East Haven, Angus
East Haven shown within Angus
|OS grid reference|
|Sovereign state||United Kingdom|
|UK Parliament||Dundee East|
|Scottish Parliament||Angus South|
East Haven is a former fishing village in the council area of Angus, Scotland. It is situated 1.5 miles (2 km) east of Carnoustie and 5 miles (8 km) south west of Arbroath. The closest city, Dundee, is 13 miles (21 km) to the west.
East Haven has a long history and is first recorded (as 'Stinchendehavene') in deeds granted in 1214 by Philip de Valognes, Lord of Panmure, to the Cistercian monks of Coupar Angus, which gave them rights to build on the land there, to use the haven and to impose a toll on the fishings. East Haven can be seen on Pont's map of Lower Angus, c1583-96., spelled 'East Heaven'. It has been known under various other names including 'Ross Haven', 'Mauleshaven' and 'Stinking Haven'. Formerly, a small fishing fleet operated from the natural harbour, catching cod and haddock which were sold in markets in Dundee and Forfar, as well as Lobsters for export to London and crabs for local use.
The beach at East Haven is popular with families from the local area during Summer months, and the Royal Family were regular visitors while holidaying at Glamis in the 1930s.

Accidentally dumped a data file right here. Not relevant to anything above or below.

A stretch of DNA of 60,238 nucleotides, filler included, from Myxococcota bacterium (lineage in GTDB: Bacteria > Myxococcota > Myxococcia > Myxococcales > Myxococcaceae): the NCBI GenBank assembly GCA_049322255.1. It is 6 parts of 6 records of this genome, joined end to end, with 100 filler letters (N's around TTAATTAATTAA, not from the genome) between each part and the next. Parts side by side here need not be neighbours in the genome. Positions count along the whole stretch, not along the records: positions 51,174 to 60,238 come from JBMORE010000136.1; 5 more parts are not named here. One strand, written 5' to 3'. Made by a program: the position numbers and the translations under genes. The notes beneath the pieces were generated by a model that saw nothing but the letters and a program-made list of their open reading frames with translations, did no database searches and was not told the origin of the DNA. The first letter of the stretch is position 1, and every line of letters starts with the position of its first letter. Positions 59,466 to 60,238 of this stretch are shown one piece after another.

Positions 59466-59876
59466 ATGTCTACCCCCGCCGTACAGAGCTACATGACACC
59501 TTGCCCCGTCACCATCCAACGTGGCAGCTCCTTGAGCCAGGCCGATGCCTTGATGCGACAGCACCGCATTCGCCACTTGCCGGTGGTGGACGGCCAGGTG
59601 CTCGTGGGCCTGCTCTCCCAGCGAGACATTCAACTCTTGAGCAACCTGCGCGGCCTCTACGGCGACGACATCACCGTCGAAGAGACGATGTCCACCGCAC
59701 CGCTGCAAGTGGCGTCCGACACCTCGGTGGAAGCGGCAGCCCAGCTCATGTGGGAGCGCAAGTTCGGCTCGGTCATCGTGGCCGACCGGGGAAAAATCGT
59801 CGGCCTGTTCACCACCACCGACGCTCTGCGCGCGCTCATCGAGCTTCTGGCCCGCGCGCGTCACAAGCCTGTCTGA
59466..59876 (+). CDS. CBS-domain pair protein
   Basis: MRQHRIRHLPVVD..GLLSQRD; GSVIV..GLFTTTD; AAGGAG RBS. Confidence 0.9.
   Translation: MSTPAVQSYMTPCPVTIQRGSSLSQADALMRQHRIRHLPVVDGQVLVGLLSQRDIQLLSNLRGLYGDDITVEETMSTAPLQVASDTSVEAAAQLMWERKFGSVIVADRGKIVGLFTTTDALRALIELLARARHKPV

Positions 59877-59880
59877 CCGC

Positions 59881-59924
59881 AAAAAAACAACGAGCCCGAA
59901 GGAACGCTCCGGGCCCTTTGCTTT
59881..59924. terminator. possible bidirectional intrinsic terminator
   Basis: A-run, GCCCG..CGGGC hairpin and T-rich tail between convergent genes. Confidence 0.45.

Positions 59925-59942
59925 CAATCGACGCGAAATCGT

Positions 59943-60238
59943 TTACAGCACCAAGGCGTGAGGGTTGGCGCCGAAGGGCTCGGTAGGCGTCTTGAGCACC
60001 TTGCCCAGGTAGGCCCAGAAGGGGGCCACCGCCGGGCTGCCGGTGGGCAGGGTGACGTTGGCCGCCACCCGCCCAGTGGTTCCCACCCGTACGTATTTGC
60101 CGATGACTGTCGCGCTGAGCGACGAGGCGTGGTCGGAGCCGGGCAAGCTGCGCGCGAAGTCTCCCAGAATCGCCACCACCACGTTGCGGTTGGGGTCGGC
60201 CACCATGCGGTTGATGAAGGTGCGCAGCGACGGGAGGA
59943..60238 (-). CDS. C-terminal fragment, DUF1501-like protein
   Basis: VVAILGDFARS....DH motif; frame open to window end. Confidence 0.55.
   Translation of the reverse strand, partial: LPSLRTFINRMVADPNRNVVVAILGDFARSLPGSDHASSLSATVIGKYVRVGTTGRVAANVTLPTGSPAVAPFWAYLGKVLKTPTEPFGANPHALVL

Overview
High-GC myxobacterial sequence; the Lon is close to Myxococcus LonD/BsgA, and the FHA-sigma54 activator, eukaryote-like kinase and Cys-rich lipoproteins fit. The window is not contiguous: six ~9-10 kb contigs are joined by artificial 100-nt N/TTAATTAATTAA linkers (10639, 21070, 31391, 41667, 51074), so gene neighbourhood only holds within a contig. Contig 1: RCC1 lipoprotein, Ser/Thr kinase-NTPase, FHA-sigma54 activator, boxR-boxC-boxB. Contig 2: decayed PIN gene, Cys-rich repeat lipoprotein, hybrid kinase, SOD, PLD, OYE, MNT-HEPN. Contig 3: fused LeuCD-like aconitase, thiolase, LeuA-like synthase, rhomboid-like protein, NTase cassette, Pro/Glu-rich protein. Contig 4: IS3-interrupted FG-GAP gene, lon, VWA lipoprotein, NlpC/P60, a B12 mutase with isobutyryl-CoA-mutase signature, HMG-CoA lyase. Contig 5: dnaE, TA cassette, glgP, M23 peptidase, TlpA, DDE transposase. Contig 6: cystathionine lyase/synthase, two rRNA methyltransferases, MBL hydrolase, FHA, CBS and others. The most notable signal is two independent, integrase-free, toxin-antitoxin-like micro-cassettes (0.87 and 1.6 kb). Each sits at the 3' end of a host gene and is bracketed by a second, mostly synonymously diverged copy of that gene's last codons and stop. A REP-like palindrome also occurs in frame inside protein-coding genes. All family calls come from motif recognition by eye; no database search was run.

Several of the houses are situated only a few feet from the beach, a rocky and often windy sweep of sand typical of Scotland's rugged coastline, and so are popular both as permanent residences or summer houses.
In 1838, construction of the Dundee and Arbroath Railway was completed, its route cutting through the village. East Haven was formerly served by a small railway station which closed in 1967. Twenty houses lie on land on the seaward side of the railway. These were formerly served by a private level crossing which was closed in 2003, leaving them inaccessible by vehicles larger than a car.
The village is on land owned by a limited company originally set up by a group of individuals who own the line of bigger houses to the west. The path that runs to the east is on top of sea defences that are formed from the stone recovered when the nearby Panmure Estate Mansion was demolished.
The village has a great outlook, although is exposed.
- "Dundee and Montrose, Forfar and Arbroath", Ordnance Survey Landranger Map (B2 ed.), 2007, ISBN 0-319-22980-7
- Adams, D.G. & Falconer, B. (1990) The ha'ens o' Panbride and roond aboot. Chanonry Press, Brechin.
- Pont, T. (c1583-96) Lower Angus and Perthshire east of the Tay, www.nls.uk; retrieved 2 September 2008
- Trail, R. (1791) First Statistical Accounts for Scotland, Parish of Panbride (County of Forfar), www.monikie.org.uk; retrieved 1 September 2008
- BBC News Crossing ban angers village, news.bbc.co.uk; retrieved 4 December 2008